Wells Fargo Settles Discrimination Claim, Ends Wholesale Lending
Wells Fargo agreed to pay $175 million to settle claims that its independent mortgage brokers targeted minority borrowers and steered them into subprime loans, HousingWire reported July 12. The bank also announced that it was shuttering its wholesale lending operation.
According to HousingWire, the San Francisco-based bank indicated that it had stopped funding mortgages originated by independent brokers through its wholesale lending channel as of July 13. Wells said its decision was not directly connected to the settlement. The bank will fund and close current applications.
The $175 settlement puts to rest allegations from the U.S. Department of Justice and the Office of the Comptroller of the Currency that mortgages priced and sold by brokers in Wells’ wholesale lending program between 2004 and 2009 discriminated against more than 34,000 African-American and Hispanic borrowers, HousingWire reported. Wells Fargo denied the allegations in the July 12 settlement announcement.
According to the lawsuit, mortgage brokers directed approximately 4,000 minority borrowers into costly subprime loans funded by Wells even though they qualified for less risky prime mortgages, HousingWire reported. The DOJ further alleged that an additional 30,000 minority borrowers paid increased fees and costs for their loans due to their race.
“These African-American and Hispanic borrowers were placed into subprime loans, with adverse terms and conditions such as high interest rates, excessive fees, prepayment penalties and unavoidable future payment hikes, when similarly qualified (white) borrowers received prime loans,” the suit indicated, HousingWire reported.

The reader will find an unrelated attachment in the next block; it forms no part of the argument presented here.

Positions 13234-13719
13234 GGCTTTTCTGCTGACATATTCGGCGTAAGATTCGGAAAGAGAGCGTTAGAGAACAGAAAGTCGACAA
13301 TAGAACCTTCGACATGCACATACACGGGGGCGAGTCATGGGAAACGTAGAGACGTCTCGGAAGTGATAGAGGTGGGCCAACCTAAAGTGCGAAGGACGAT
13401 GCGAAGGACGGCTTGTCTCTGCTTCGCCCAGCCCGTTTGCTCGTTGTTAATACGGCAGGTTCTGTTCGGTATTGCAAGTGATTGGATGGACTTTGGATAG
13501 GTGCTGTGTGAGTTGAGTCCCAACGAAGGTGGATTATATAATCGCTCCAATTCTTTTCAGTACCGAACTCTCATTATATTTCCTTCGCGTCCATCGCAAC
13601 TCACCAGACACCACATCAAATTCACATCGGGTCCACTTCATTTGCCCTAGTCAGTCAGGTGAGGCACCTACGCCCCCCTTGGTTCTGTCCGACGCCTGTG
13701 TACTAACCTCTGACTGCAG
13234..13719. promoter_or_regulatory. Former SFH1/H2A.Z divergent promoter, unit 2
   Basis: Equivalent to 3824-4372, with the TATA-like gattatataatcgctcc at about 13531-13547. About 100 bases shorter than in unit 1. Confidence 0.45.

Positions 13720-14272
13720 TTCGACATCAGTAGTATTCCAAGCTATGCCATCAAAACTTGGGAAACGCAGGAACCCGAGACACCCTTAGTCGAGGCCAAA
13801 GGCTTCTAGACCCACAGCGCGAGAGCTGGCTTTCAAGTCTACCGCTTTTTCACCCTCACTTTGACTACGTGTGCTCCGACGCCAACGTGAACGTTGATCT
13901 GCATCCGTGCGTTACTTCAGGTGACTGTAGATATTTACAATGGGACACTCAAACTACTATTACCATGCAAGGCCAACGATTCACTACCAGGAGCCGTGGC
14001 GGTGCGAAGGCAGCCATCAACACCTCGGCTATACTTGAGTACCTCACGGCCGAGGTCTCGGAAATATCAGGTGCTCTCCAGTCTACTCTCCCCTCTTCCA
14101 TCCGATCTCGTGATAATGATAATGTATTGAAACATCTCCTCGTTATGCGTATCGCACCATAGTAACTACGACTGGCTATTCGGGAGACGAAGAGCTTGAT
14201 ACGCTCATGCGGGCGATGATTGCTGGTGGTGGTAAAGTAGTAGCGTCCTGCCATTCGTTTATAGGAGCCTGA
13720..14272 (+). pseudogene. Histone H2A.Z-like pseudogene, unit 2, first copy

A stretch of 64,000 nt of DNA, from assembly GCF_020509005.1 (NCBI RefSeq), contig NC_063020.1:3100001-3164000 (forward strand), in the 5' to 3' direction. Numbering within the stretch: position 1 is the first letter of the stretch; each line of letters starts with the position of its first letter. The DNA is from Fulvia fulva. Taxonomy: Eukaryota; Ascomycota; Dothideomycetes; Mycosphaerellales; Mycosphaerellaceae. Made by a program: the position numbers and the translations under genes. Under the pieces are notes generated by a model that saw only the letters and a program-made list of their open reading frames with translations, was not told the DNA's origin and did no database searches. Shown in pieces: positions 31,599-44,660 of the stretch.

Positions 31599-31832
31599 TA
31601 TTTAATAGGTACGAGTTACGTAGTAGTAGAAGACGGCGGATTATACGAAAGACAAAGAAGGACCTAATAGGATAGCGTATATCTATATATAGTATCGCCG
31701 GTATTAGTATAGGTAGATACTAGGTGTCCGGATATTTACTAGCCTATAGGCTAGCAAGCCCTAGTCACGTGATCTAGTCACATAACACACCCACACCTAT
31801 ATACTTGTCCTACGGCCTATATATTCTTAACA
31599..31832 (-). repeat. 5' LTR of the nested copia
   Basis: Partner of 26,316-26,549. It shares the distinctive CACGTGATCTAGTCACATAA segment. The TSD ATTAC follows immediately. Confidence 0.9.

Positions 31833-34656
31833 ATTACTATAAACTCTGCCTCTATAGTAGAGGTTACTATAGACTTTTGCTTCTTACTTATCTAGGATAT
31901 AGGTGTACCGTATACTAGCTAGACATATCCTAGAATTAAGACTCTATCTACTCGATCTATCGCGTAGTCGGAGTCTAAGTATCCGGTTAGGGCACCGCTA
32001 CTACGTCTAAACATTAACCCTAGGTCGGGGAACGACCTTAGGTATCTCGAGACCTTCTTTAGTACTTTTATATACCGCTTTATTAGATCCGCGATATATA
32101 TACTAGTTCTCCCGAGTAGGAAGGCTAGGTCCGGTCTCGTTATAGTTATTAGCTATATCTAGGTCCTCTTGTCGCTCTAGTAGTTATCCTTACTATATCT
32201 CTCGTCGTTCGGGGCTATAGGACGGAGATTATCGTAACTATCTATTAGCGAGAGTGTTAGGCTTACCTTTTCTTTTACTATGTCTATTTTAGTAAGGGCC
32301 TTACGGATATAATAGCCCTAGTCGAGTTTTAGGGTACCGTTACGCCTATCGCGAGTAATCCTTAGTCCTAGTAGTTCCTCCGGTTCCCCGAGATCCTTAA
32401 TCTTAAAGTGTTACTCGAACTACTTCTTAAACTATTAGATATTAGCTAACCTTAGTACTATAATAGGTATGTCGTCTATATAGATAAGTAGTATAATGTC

The differences also appeared on prime loans provided to minority borrowers. In 2007, Wells wholesale brokers in Miami charged African-American borrowers an average of $3,657 more for a prime loan than they charged whites, the suit alleged.
“An applicant’s creditworthiness, and not the color of his or her skin, should determine what loans a borrower qualifies for,” Deputy Attorney General James Cole told HousingWire.
According to HousingWire, Wells claimed that it ceased funding subprime mortgages through its independent brokers in 2007, and halted all subprime lending for the remainder of its channels in 2008.
The bank will initiate an internal investigation of subprime mortgages originated through its retail branches between 2004 and 2008, and will compensate any impacted consumers.
“Through our separate decision to no longer fund mortgages through independent mortgage brokers, we can control how that commitment is met on every mortgage that Wells Fargo makes,” Mike Heid, president of Wells Fargo Home Mortgage, told HousingWire.
As part of the bank’s settlement, it will allocate an additional $50 million for community development and foreclosure prevention programs in Baltimore, Chicago, Cleveland, New York, Philadelphia, Riverside, Calif., and Washington, D.C.
The agreement encompasses related allegations from the Illinois Attorney General and the Pennsylvania Human Relations Commission.